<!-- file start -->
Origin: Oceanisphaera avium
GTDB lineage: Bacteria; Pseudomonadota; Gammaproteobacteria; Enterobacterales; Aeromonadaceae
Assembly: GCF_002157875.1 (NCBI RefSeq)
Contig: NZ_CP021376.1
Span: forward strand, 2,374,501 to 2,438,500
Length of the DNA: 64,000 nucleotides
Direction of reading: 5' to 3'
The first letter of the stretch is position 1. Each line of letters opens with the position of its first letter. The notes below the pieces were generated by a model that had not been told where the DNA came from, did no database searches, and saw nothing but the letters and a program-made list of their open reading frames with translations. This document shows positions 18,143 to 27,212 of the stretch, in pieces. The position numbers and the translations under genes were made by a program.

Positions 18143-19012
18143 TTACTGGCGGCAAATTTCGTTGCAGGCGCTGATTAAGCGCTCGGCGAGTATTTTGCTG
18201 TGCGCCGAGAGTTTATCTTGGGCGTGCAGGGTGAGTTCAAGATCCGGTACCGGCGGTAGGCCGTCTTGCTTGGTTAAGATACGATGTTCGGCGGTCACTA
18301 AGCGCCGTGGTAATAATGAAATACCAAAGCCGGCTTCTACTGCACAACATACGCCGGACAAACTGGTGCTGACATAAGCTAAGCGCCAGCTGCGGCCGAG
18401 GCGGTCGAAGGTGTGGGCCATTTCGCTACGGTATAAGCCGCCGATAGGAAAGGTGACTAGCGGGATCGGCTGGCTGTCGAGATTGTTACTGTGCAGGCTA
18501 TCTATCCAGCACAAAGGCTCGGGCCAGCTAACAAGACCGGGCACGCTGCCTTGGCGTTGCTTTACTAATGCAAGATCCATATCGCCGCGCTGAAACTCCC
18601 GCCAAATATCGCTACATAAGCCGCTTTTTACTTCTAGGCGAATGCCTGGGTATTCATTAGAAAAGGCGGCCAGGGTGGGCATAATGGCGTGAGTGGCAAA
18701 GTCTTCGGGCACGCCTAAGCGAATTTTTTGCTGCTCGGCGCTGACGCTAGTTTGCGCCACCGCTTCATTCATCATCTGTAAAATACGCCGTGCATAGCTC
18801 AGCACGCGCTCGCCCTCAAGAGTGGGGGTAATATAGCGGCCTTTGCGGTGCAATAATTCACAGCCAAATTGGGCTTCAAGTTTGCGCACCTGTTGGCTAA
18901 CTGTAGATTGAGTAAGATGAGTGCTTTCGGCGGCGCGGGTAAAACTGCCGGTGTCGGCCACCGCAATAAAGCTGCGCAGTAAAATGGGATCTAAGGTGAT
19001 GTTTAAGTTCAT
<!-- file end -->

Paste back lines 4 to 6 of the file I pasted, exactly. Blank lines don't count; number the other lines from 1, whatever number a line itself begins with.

Contig: NZ_CP021376.1
Span: forward strand, 2,374,501 to 2,438,500
Length of the DNA: 64,000 nucleotides